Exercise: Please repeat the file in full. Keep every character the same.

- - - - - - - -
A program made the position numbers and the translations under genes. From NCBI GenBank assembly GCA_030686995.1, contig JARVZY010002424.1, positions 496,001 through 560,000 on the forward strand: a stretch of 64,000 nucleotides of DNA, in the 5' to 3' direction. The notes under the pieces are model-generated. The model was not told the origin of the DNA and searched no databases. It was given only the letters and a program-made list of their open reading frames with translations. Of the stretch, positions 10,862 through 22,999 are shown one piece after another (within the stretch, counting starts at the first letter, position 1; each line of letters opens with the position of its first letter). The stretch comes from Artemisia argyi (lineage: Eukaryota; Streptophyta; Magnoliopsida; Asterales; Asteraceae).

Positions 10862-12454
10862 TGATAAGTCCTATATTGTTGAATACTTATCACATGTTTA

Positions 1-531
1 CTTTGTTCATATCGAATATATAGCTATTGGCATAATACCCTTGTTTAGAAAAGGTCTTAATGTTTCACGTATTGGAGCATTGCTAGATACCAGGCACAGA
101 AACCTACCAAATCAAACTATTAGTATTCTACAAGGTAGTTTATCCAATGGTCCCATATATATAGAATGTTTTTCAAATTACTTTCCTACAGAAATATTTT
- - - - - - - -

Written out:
A program made the position numbers and the translations under genes. From NCBI GenBank assembly GCA_030686995.1, contig JARVZY010002424.1, positions 496,001 through 560,000 on the forward strand: a stretch of 64,000 nucleotides of DNA, in the 5' to 3' direction. The notes under the pieces are model-generated. The model was not told the origin of the DNA and searched no databases. It was given only the letters and a program-made list of their open reading frames with translations. Of the stretch, positions 10,862 through 22,999 are shown one piece after another (within the stretch, counting starts at the first letter, position 1; each line of letters opens with the position of its first letter). The stretch comes from Artemisia argyi (lineage: Eukaryota; Streptophyta; Magnoliopsida; Asterales; Asteraceae).

Positions 10862-12454
10862 TGATAAGTCCTATATTGTTGAATACTTATCACATGTTTA

Positions 1-531
1 CTTTGTTCATATCGAATATATAGCTATTGGCATAATACCCTTGTTTAGAAAAGGTCTTAATGTTTCACGTATTGGAGCATTGCTAGATACCAGGCACAGA
101 AACCTACCAAATCAAACTATTAGTATTCTACAAGGTAGTTTATCCAATGGTCCCATATATATAGAATGTTTTTCAAATTACTTTCCTACAGAAATATTTT